Join Date: Mar 2011
3Racing TT-01 M Conversion Kit Review
Okay, boys and girls, I recently picked up a 3Racing TT-01 M Conversion kit. Now, keep in mind, I’ve only driven the car for a total of 25 minutes so far, so this review will NOT be on the details of driving it and working on it. This review is mostly for the assembly of the kit. I will note some of the problem areas I came across while building this kit. I will also have a listing of the TT-01 parts you will need, in addition to the kit, along with the prices, to complete this car.
First off, the instructions suck! I wasn’t expecting much considering this kit is made in China and I figured some items would get lost in translation and well, I wasn’t wrong. Do NOT expect Tamiya quality instructions here folks! There are NO written instructions included in the manual. There are listings of parts needed for a particular step, the bags you get the parts from and sometimes, a listing of the TT-01 parts needed, which, if it’s there, is usually incomplete. This is why I went to great lengths to make up the list of parts needed, the bags they come in, the price for each and yes, even the parts you will actually use from each bag.
While building the kit, in several places, there are measurements in the manual. These measurements are wrong!! They will give you something to start from, but don’t spend too much time getting them close as you will only change them once you get the kit together. The distance between the ball cups on the steering links and the amount the droop screws stick out of the bottom of the arms are two of the areas that I’m referring to. If I remember right, they don’t even give you a distance to set the camber links to, front and back, so when you get the car together, they will be WAY off!
The last thing of note from the manual is you can use the separate diff cover and shock towers from the TT-01E or the combined diff cover/shock tower from the original TT-01. They don’t state this in the manual, but I used the original TT-01 parts without issue. The manual shows to use the separate parts from the TT-01E though and those are the parts I will list later in this review.
(Part description, Tamiya part number, parts used from bag & cost)
Screw Bag A (MA7, MA11, MA8, MA13, MA14 & MA15) - $10
Screw Bag B (MA8, MA13, MA14, MA15 & MB2) - $9
Screw Bag C (MA11 & MC9) - $4
Ball Bearing Set (TAM53497) (12 – 11x5x4 & 4 – 12x8x3.5) - $18.39
Gear Bag (TAM51004) (GB1, GB2, GB3, GB4 & GB5) - $5.09
A Parts (TAM51318) (A9, A10, A6, A3, A1, & A7) - $3.99
P Parts (TAM51005) (P7, P3, P1, P2, P4 & P5) - $3.39
Shaft Bag (TAM51006) (C5, C4, C2 & C3) - $6.59
(2) M3x6 Cap Head Screws (Motor)
(4) M3x8 Flat Head Screws (Shock Towers)
(2) M3x16 Button Head Screws (Shock Towers)
(4) M3x23 Button Head Screws (Shock Towers)
(4) M3x8 Button Head Screws (Kingpins)
Note: The screws for the shock towers may change depending on which diff covers/shock towers you use.
Additional Parts Needed to Complete
Pinion gear & screw
Shocks (with springs and mounting screws/balls)
The reason I included the prices for all of the Tamiya parts at the beginning of the Parts List is this, add them all together and they total just over $60. This does NOT include shipping cost. Another thing to note is the screw bags are hard to find. This is why the cost is so high on them. Since you mostly need them for pins, diff cover screws, etc., you may be able to source the items from you local Hardware store. You can generally pick up a TT-01 roller or part lot for under $60, so it will probably be cheaper to do that instead of buying all the Tamiya parts separately. Another thing to consider is this, if like me, you already own a TT-01, you already have a lot of the required parts for this conversion.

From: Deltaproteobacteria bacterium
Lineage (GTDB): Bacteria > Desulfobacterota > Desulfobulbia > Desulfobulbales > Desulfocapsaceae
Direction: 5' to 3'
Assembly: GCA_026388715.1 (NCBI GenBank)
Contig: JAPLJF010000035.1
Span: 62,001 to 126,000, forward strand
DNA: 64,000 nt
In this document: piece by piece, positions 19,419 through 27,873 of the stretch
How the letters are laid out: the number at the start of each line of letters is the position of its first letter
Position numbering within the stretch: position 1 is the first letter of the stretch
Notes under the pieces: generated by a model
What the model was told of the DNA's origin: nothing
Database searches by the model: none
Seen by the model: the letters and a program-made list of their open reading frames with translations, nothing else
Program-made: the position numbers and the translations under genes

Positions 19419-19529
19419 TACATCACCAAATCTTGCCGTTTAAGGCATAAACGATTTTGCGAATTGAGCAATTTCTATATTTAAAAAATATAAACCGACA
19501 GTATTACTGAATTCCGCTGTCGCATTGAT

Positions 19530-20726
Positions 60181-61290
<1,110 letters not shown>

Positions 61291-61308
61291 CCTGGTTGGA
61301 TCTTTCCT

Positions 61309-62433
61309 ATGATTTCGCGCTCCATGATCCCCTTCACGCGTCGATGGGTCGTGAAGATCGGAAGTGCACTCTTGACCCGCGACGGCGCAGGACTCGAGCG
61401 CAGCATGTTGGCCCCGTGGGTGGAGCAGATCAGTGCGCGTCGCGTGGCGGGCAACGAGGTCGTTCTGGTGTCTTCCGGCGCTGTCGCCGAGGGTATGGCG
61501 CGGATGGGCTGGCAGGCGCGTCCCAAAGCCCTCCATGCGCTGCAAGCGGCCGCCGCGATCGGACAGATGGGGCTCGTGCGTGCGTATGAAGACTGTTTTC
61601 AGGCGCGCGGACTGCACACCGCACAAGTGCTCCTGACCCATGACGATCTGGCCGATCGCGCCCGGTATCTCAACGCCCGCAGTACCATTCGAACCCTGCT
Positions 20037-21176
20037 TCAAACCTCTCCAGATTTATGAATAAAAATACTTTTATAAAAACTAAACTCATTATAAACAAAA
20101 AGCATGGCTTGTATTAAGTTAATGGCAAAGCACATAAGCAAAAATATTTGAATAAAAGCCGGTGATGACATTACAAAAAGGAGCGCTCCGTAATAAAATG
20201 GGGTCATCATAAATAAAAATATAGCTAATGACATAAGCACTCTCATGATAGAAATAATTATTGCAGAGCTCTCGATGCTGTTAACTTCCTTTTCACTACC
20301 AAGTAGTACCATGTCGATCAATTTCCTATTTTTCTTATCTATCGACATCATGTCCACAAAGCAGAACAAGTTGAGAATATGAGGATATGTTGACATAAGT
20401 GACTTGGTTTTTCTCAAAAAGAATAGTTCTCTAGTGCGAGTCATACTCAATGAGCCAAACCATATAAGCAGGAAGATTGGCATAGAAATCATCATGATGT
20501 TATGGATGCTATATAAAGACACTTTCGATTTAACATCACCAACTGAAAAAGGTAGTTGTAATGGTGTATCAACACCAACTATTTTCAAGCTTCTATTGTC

Once I got the car put together and on the track, I was overall impressed with the car. I have not had much time with it to dial it in or to even get the gearing figured out. I have come across a couple of things that need to be addressed though.
1) The battery is held in with a Velcro strap. There is NOTHING holding the battery in place from sliding out of the car from the side. You will need to come up with something to fix this. For now, I put some double-sided tape along the chassis, on the outside of the battery, but long term, I will make up some new battery holders that have lips on them, similar to the TC6 design.
2) I already have an M-05 Mini Cooper, so to reduce cost; I stole the body from it to put on the MT-01 (as I call it). Two problems. First, the rear body post do not line up with the existing holes in the body. I didn’t want to drill additional holes in the body, so I made up some spacers to extend the body post out, away from the shock towers, further. Second, no matter how you set up the wheelbase, without modifying anything, the front tires will rub on the inside of the body. It will do this to the point of nearly stopping the car. Conclusion – don’t use the Mini Cooper body!
3) I quickly found out myself, along with reading from other’s posts, that the dog bones with easily fall out of the front of the car if you even lightly bump into something. With that said, I would suggest you change to the CVA style shafts (TAM53597).
In conclusion, I like the car, but I still need a lot more time with it to figure out whether it’s for me or not. So far, it’s fun though. It’s similar to the Tamiya Mini’s, but you have more adjustments and AWD. I’m not too worried about the fact it’s made in China and parts aren’t readily available as the majority of the parts are from Tamiya and are easy to obtain.
I know there are several other options out on the market currently that offer the same benefits of this kit. I bought this kit strictly out of curiosity and I’m not saying its any better or worse then the others. The intention of this review is to help others who may be interested in this kit and who may struggle through the assembly.